How to keep the Tour Down Under “real”
A six-day stage race in January with significant logistical restrictions does limit what Santos Tour Down Under Race Director Mike Turtur can do to keep the race vibrant.
The 15th edition of the TDU is no exception.
Tanunda, Willunga, Stirling, Unley, the opening twilight “Classic” and city circuit finale are all familiar destinations in the TDU calendar, but you won’t hear many people saying that the race seems stale.
This year one word is responsible for that, “corkscrew”… but more about that later.
Turtur’s mission is to make each TDU a race for both sprinters and the classics/climbers, so essentially a three and three split between flat stages and hilly stages.
If he makes it too easy then people will lose interest. If he makes it too hard, the result will be the same.
The main logistical hurdle he must overcome when trying to design innovative race routes is time-based. The riders stay at the Hilton Hotel in the Adelaide CBD and have a four-hour maximum race window. This means a start or finish can be no more than a two-hour drive from the city.
Throw in traffic and spectator considerations plus the necessary race infrastructure, and finding suitable destinations and suitable routes gradually becomes more problematical.
Last year the addition of a second climb up Willunga got everyone talking as it changed the entire mood and tone of the race.
What had historically been a sprinters race was now one to suited to a climber or classics specialist.
But as we saw, it wasn’t just Willunga Hill that did the damage to sprinters with GC ambitions. It was the climb up Menglers Hill the previous day.
It was a day Andre Greipel lost nearly eight minutes to stage winner Oscar Freire who clearly doesn’t mind a TDU-style climb or two. The same goes with Gerald Ciolek, Daniele Bennati and Jose Rojas who were all on Freire’s wheel as they sped into Tanunda.
This year the ascent of corkscrew plays the x-factor role, and its effect on GC should be much more significant.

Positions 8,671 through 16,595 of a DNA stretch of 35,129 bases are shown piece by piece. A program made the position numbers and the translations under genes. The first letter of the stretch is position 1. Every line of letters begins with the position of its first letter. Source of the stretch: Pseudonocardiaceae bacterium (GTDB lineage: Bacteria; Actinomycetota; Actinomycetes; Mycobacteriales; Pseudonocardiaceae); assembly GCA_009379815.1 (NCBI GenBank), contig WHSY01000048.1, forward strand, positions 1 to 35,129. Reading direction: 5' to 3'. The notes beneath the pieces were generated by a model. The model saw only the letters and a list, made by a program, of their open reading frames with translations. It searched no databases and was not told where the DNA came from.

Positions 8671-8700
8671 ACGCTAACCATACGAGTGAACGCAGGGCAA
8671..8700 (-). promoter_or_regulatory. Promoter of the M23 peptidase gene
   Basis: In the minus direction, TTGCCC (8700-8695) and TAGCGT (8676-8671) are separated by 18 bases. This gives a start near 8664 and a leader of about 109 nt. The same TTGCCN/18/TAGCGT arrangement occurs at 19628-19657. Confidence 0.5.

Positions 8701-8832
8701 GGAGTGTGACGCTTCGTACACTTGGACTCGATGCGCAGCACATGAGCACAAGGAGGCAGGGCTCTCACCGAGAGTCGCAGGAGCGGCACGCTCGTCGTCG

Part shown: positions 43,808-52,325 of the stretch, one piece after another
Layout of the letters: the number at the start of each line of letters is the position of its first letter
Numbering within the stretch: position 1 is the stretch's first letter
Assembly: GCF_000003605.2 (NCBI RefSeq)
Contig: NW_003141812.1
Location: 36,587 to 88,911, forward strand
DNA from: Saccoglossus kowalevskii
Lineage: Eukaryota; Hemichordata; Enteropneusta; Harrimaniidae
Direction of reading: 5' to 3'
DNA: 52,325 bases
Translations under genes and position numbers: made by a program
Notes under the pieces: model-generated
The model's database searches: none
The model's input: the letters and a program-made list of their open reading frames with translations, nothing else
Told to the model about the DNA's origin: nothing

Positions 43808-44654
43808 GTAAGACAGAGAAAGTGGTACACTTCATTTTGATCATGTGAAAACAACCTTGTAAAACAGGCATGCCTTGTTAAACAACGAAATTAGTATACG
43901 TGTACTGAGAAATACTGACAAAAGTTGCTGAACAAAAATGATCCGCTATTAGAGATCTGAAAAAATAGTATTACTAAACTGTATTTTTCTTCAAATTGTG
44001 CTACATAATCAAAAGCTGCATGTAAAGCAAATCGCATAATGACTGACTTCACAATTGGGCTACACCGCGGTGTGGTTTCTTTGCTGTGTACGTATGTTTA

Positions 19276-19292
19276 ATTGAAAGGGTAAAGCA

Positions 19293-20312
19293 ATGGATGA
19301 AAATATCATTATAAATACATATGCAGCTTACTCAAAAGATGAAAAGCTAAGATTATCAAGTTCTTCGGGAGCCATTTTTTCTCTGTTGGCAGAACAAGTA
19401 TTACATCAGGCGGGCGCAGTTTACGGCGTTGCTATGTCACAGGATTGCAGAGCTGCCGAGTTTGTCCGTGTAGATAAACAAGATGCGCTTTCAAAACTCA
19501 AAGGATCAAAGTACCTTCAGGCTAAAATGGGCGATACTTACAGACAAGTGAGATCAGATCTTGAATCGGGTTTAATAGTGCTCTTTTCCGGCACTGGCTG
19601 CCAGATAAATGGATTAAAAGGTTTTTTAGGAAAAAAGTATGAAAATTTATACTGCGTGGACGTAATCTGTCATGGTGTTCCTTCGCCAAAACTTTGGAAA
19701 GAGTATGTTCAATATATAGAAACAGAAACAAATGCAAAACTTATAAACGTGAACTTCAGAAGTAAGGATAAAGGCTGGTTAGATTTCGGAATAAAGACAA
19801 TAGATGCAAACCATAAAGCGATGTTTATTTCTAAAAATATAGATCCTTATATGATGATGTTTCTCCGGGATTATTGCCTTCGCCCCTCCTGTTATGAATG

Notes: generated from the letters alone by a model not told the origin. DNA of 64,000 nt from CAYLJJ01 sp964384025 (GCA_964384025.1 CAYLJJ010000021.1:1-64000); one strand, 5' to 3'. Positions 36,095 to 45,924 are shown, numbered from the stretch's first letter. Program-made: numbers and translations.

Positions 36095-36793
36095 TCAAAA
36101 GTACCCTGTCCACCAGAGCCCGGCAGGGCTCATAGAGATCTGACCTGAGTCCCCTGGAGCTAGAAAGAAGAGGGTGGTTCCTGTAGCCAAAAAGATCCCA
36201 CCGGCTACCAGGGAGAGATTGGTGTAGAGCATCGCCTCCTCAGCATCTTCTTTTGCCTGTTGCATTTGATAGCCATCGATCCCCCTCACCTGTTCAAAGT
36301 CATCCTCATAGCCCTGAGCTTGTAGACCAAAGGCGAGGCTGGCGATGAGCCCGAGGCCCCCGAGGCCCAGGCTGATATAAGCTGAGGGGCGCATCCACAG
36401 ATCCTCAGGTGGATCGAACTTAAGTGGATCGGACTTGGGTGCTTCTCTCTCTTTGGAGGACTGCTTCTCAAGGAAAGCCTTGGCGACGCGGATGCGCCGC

As Turtur said in the TDU’s major media conference on Saturday, “Anyone who has ridden a bike in Adelaide, knows about the corkscrew.”
It’s a rite of passage for aspiring “mountain goats”, but there’s always a sense of fear when you’re riding it for the first time.
Notwithstanding Willunga’s hilltop finale, a climb close to a finish is something Turtur has always wanted to have.
In the TDU, unlike Menglers which was more than 20 kilometres from the end, corkscrew is only seven, and from its summit, it’s all downhill to the finish line.
Corkscrew is also a few hundred metres longer and steeper, averaging 13 percent but peaking at around 19 percent.
Four tight hairpins define the climb but on rough roads, the 15 percent approach to them is not pleasant.
Once through the bends the road flattens out to around seven percent for the final 700 metres. Then it’s time to descend.
Adding to the excitement the patchy road surface on the descent has been re-laid.
Race favourite and defending champion Simon Gerrans will face a number of threats on corkscrew. Maybe not so much from Andy Schleck, who has sounded rather circumspect about his TDU ambitions, but Liege Bastogne Liege winner Maxim Iglinskiy should feel at home on Corkscrew as should Tiago Machado who finished 3rd at the TDU last year.
Then there’s the “King of the Stelvio”, Thomas de Gendt, World Champion Philippe Gilbert, TDF stage winner Edvald Boasson Hagen and Aussie climber Matt Lloyd, to name a few.
And don’t discount the usually aggressive Team UniSA and their riders Damien Howson and Adam Phelan who set some scorching times up corkscrew recently.
Team SKY’s Geraint Thomas has also been training on these roads for weeks and his teammate Ian Stannard is reportedly in rare form.
Of course, we can’t be certain who will make the selection over corkscrew, but what we do know is while someone won’t win the TDU here, they can easily lose it.
A spot on a corkscrew hairpin on Wednesday is the place to be, but space is tight so whoever can grab a possie should have some stories to tell.
And it’s stories like those that will help keep this race vibrant.
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